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Five Rounds: Rich Franklin talks UFC 200 and the fallout from Conor McGregor

Each week, ESPN.com writer and MMA Live Extra analyst Brett Okamoto provides his take on the hottest topics in the world of mixed martial arts.

This week, Okamoto squares off with former UFC middleweight champion Rich Franklin to debate the latest news and trends. Franklin (29-7), 41, retired from the UFC in 2012, and is the current ONE Championship vice president.

1. Was the UFC justified in pulling Conor McGregor from UFC 200 over his refusal to fly to Las Vegas to film a commercial?

Rich Franklin: Obviously, there are certain media days you have to attend, but we live in a social media age where there are creative ways to do things. I've been on those media tours where you're flying from city to city and it's not easy and it can derail your training. You just have to creatively think of doing things in ways that minimize the amount of time he has to spent out of camp. There has to be flexibility. Now, I don't know the terms of Conor's contract and I don't know the conversations that were had but if I, as a promoter, had an agreement with a fighter to do a certain set of media and as the fighter got to thinking about it and said, "I don't want to disrupt my camp," then we'd have an issue. The way Conor went about it, basically announcing his retirement -- once the UFC pulled him and made that statement as the promoter, it's kind of like disciplining a child. Once you've made a statement, consistency is probably the most important thing.

Brett Okamoto: Justified? Yes. Should they have stuck to the decision? It's not black and white. On one hand, if anyone has earned the right to sit out one press event, it's McGregor. He has saved events in the past by accepting short-notice fights. Last year, the UFC put together the biggest world media tour in company history for a fight between McGregor and Jose Aldo, and McGregor carried that thing. So, it's reasonable to suggest he deserves some goodwill. On the other hand though, he missed a commercial shoot. UFC 200 needs a commercial and it needs to feature both participants of the main event. The argument that McGregor's "retirement" tweet promoted the fight better than any commercial ever could is, in some ways, irrelevant to me. Even if McGregor's tweets get a billion "likes" on social media, the UFC asking him to film a commercial three months out from a fight seems like a reasonable request. Hate to sit on the fence here, but I can see both sides. But to answer the question, yes, the UFC's stance is justifiable.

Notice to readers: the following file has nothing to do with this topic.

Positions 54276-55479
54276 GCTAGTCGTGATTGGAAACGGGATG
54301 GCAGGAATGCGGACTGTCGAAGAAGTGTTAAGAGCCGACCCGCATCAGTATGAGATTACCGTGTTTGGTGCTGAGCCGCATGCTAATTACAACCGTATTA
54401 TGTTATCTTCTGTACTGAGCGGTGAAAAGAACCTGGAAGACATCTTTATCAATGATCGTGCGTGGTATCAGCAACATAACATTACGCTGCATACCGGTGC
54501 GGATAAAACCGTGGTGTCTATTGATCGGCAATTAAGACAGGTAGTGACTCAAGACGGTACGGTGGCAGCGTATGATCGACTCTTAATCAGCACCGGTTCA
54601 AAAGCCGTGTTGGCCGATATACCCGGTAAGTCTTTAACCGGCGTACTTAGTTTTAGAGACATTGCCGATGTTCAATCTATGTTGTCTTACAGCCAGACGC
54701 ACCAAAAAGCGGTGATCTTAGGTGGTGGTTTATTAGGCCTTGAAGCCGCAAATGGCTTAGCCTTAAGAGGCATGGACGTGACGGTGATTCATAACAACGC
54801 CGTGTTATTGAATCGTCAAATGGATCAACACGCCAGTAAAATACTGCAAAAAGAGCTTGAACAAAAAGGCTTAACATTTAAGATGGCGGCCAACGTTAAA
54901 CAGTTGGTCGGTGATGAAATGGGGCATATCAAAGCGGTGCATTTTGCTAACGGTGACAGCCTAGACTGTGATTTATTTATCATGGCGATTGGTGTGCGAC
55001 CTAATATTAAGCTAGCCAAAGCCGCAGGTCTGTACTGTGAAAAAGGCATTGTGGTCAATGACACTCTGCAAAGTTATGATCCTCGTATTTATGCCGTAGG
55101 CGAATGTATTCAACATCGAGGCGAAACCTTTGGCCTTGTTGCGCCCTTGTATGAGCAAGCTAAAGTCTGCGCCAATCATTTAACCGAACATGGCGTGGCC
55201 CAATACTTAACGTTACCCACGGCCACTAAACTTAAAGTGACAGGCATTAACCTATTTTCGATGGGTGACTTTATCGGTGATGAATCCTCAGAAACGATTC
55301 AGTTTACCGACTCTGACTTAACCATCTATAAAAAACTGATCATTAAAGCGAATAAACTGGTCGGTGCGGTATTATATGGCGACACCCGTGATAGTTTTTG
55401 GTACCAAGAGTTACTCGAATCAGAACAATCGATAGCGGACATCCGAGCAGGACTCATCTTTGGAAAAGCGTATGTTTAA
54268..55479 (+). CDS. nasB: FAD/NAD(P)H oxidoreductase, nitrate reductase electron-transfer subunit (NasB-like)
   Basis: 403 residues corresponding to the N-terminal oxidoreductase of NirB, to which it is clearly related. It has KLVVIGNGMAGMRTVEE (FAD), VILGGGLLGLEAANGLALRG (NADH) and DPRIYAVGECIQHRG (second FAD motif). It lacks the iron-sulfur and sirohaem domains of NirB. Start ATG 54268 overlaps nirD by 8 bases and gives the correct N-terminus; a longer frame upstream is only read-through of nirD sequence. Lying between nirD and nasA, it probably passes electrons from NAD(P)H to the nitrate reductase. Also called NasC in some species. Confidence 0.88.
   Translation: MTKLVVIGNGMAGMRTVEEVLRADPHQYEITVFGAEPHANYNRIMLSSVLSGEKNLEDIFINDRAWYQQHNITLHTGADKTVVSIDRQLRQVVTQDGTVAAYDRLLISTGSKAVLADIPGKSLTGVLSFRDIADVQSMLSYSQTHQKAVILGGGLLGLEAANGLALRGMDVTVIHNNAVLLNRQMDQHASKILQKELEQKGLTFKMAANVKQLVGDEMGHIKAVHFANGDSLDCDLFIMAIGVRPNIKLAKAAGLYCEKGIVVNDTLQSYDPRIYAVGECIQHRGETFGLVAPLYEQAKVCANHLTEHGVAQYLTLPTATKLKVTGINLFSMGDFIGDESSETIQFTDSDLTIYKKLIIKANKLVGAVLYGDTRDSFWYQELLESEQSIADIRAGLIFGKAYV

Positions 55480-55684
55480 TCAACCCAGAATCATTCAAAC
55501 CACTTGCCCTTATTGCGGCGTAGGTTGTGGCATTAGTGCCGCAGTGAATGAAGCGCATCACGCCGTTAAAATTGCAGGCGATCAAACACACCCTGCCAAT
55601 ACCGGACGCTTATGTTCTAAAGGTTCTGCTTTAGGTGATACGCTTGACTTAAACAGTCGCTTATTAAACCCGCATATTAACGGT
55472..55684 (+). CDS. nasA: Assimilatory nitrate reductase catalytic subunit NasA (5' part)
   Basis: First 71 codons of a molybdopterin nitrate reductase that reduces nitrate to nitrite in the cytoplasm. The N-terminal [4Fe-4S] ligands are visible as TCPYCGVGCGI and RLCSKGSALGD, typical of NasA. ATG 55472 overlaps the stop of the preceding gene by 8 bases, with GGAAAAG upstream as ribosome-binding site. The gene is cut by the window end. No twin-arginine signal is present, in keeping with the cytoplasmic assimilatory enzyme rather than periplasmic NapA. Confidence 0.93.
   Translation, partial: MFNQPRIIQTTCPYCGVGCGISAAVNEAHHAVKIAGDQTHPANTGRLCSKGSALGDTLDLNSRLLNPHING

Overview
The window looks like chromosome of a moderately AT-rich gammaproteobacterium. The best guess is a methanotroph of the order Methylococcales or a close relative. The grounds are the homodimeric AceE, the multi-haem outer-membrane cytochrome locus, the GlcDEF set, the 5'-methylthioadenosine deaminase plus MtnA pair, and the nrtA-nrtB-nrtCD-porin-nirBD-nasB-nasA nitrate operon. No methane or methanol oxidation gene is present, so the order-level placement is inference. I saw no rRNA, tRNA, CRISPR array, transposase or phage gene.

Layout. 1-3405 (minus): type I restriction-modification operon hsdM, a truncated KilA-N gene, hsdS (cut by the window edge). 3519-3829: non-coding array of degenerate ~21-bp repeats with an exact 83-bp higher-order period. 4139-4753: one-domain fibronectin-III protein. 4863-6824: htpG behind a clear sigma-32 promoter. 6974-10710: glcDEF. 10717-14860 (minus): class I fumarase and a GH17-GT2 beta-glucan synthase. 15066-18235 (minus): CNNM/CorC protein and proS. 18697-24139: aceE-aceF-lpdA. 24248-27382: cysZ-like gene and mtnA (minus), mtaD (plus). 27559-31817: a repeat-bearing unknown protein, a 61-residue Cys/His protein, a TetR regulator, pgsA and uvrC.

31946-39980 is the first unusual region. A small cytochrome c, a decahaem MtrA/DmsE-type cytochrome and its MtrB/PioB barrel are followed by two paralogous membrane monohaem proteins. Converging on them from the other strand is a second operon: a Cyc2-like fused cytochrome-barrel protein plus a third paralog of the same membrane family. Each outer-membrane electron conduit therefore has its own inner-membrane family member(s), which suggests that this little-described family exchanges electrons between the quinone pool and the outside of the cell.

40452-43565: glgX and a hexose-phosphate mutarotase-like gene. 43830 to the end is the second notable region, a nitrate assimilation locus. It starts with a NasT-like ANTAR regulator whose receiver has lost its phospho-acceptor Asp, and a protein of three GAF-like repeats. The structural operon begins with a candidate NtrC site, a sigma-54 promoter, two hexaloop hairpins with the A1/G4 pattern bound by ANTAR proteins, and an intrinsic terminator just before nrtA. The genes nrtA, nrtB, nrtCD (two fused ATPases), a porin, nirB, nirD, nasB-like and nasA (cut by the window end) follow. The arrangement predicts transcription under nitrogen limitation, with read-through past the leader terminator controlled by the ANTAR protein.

2. Now that McGregor won't fight on July 9, should his next bout be a defense of his featherweight title or a welterweight rematch against Nate Diaz?

Franklin: As a fan, I'm more interested in seeing Conor defend his title against Frankie Edgar or Aldo. As a promoter, you're going to sit back and keep in mind what makes sense as far as what fans are interested in and what drives pay-per-view ratings. But I believe Conor fighting Frankie or Jose would draw the same PPV numbers as a rematch with Nate would. Once you've won the title, you have that belt around your waist, it doesn't give you the right to say, "OK, this weight class is mine and I can treat it how I want." There is a responsibility to that belt, in my opinion. I'll be honest, as a promoter, if for whatever reason there was a No. 1 contender that people just aren't interested in, I could see myself going with a fight for the champion outside his weight class, but that's not the case here.

Okamoto: This all comes down to timing. If the UFC and McGregor can resolve their differences relatively quickly and re-book the Diaz rematch by, say, August, then by all means go ahead. Edgar and Aldo are fighting for a vacant title on July 9. The winner likely wouldn't be ready to compete by August anyway, so giving McGregor the fight he wants against Diaz is no problem. If it takes longer for the UFC and McGregor to settle their differences, however, then his obligation to defend the title has to be considered. If he ends up not fighting until late 2016, then I do believe he should have to defend the belt against Edgar or Aldo if he wishes to hang on to it.


3. Is UFC 200 as big of an event with Jon Jones-Daniel Cormier headlining, rather than Diaz-McGregor?